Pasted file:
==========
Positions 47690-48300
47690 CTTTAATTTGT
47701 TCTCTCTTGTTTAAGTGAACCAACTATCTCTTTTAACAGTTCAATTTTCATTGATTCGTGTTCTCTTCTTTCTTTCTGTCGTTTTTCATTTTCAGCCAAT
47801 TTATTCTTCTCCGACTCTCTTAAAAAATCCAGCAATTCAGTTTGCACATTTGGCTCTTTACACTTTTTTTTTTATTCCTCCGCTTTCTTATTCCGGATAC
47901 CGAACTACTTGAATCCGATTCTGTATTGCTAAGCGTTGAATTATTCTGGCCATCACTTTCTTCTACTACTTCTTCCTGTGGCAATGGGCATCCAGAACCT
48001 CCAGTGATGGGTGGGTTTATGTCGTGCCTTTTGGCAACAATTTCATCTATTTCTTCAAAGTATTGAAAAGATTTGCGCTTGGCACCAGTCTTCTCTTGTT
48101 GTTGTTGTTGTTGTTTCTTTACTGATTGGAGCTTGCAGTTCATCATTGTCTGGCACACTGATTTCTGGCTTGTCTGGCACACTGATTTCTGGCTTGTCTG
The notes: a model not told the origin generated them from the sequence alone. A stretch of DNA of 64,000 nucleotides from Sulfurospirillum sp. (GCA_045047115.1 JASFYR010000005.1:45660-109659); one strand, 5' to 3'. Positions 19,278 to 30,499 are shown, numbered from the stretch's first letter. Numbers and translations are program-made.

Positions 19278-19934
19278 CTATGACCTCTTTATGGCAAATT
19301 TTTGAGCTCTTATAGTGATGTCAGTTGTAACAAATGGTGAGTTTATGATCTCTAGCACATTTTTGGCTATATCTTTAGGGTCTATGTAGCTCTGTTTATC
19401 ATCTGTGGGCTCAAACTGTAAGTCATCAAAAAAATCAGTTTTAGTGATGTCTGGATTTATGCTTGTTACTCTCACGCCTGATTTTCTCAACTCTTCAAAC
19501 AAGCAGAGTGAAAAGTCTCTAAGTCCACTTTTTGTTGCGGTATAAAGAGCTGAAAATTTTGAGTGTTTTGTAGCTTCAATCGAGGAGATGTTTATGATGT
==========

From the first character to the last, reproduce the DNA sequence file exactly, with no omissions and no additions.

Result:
Positions 47690-48300
47690 CTTTAATTTGT
47701 TCTCTCTTGTTTAAGTGAACCAACTATCTCTTTTAACAGTTCAATTTTCATTGATTCGTGTTCTCTTCTTTCTTTCTGTCGTTTTTCATTTTCAGCCAAT
47801 TTATTCTTCTCCGACTCTCTTAAAAAATCCAGCAATTCAGTTTGCACATTTGGCTCTTTACACTTTTTTTTTTATTCCTCCGCTTTCTTATTCCGGATAC
47901 CGAACTACTTGAATCCGATTCTGTATTGCTAAGCGTTGAATTATTCTGGCCATCACTTTCTTCTACTACTTCTTCCTGTGGCAATGGGCATCCAGAACCT
48001 CCAGTGATGGGTGGGTTTATGTCGTGCCTTTTGGCAACAATTTCATCTATTTCTTCAAAGTATTGAAAAGATTTGCGCTTGGCACCAGTCTTCTCTTGTT
48101 GTTGTTGTTGTTGTTTCTTTACTGATTGGAGCTTGCAGTTCATCATTGTCTGGCACACTGATTTCTGGCTTGTCTGGCACACTGATTTCTGGCTTGTCTG
The notes: a model not told the origin generated them from the sequence alone. A stretch of DNA of 64,000 nucleotides from Sulfurospirillum sp. (GCA_045047115.1 JASFYR010000005.1:45660-109659); one strand, 5' to 3'. Positions 19,278 to 30,499 are shown, numbered from the stretch's first letter. Numbers and translations are program-made.

Positions 19278-19934
19278 CTATGACCTCTTTATGGCAAATT
19301 TTTGAGCTCTTATAGTGATGTCAGTTGTAACAAATGGTGAGTTTATGATCTCTAGCACATTTTTGGCTATATCTTTAGGGTCTATGTAGCTCTGTTTATC
19401 ATCTGTGGGCTCAAACTGTAAGTCATCAAAAAAATCAGTTTTAGTGATGTCTGGATTTATGCTTGTTACTCTCACGCCTGATTTTCTCAACTCTTCAAAC
19501 AAGCAGAGTGAAAAGTCTCTAAGTCCACTTTTTGTTGCGGTATAAAGAGCTGAAAATTTTGAGTGTTTTGTAGCTTCAATCGAGGAGATGTTTATGATGT